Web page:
Israel signs R&D deal with Mexico
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Israel signs R&D deal with Mexico

Israeli tech is in high demand in Latin America, and the new agreement will foster joint projects between firms in both countries

A net greenhouse in Los Pinos, Mexico, the largest greenhouse tomato project in the country, developed with Israel's Netafim drip irrigation and greenhouse technology (Courtesy Netafim)
A net greenhouse in Los Pinos, Mexico, the largest greenhouse tomato project in the country, developed with Israel's Netafim drip irrigation and greenhouse technology (Courtesy Netafim)

In a sign of stronger diplomatic and business relations with Central and South America, Israel and Mexico signed over the weekend a cooperation agreement for industrial research and development.

Under the deal, Israeli and Mexican companies will receive assistance in funding joint projects in several areas of research and development, including water management, desert agriculture, pharmaceutical and medical devices, electronics and communications.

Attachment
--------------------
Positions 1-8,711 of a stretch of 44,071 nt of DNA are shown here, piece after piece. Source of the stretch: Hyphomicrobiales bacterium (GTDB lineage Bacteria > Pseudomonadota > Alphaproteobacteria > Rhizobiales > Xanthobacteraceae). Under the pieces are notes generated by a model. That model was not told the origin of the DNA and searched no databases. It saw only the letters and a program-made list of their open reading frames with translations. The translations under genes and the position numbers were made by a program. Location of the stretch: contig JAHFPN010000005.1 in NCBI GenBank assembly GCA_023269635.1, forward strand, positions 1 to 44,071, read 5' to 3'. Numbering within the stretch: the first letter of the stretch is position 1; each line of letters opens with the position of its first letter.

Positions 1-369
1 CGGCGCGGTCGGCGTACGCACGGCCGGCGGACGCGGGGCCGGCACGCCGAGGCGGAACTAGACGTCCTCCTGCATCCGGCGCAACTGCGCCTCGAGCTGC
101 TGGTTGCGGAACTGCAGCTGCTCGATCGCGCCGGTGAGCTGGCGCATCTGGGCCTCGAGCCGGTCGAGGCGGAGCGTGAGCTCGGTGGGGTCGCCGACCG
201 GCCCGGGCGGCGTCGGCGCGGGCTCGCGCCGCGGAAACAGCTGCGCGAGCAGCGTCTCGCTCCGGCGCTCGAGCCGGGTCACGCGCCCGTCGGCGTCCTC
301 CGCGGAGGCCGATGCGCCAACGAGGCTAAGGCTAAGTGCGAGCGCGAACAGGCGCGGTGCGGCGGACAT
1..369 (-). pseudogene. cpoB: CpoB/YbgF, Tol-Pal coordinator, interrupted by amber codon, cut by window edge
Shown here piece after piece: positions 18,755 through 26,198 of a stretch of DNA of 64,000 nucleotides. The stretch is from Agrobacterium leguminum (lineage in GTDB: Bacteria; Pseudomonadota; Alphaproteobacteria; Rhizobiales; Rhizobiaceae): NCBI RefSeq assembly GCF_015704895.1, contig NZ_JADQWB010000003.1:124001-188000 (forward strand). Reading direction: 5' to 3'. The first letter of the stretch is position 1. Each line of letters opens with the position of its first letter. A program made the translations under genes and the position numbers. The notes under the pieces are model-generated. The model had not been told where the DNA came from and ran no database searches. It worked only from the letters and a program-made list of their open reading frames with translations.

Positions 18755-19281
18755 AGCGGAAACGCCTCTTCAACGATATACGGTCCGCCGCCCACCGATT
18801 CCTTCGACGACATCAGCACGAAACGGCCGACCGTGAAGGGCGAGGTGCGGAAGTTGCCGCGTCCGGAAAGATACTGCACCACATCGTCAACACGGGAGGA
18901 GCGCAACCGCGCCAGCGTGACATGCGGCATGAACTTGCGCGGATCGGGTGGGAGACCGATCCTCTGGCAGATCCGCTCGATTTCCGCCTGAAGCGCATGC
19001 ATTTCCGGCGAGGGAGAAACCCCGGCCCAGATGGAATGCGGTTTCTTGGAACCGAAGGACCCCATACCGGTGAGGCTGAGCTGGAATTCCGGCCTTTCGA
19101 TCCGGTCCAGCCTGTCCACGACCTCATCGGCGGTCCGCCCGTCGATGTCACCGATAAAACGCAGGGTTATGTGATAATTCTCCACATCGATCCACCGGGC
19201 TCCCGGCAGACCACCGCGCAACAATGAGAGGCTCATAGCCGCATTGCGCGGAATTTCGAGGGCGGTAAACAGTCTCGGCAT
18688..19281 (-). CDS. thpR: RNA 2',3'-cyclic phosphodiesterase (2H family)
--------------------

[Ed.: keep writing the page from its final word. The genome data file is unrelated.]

The agreement was led by Mexico’s CONACYT (Consejo Nacional de Ciencia y Tecnología) and its Israeli counterpart, the Office of the Chief Scientist (via MATIMOP, the Israeli Industry Center for R&D), and was signed by Israeli Ambassador to Mexico Rodica Radian Gordon, and the Israeli Ministry of Economy’s trade attaché to Mexico, Rona Kotler Ben Aroya.

The agreement comes after Israel was admitted in 2012 as an observer in the Pacific Alliance trade bloc, which Mexico, along with Colombia, Peru and Chile, is a member of. The combined GDP of Pacific Alliance nations is approximately $3 trillion and constitutes 40% of Latin America’s GDP. If they were a single nation, the Pacific Alliance countries would form the world’s sixth biggest economy, according to the World Bank.

Israeli officials who have been working on deals with Latin American countries believe that there is a great demand for Israeli technology and expertise in a wide variety of fields.

“We are delighted with Mexico’s vote of confidence in Israel’s economy, industry and innovation, which have long been global brands,” said Israeli Chief Scientist Avi Hasson. “Cooperation agreements such as the one signed with Mexico contribute to the Israeli market by creating new jobs, advancing R&D, technological enterprise and more.”

Among the Israeli companies already working in the region is Frutarom, one of the biggest companies in the flavorings and fragrances industry. Frutarom in October acquired the flavors and natural food colors division of Peru’s Montana Foods in a $35 million deal, at the same time taking on Montana’s Chile operations as well.

With the new agreement, Israel and Mexico will early next year issue a call for Israeli and Mexican companies to present joint proposals for parallel funding for R&D projects.

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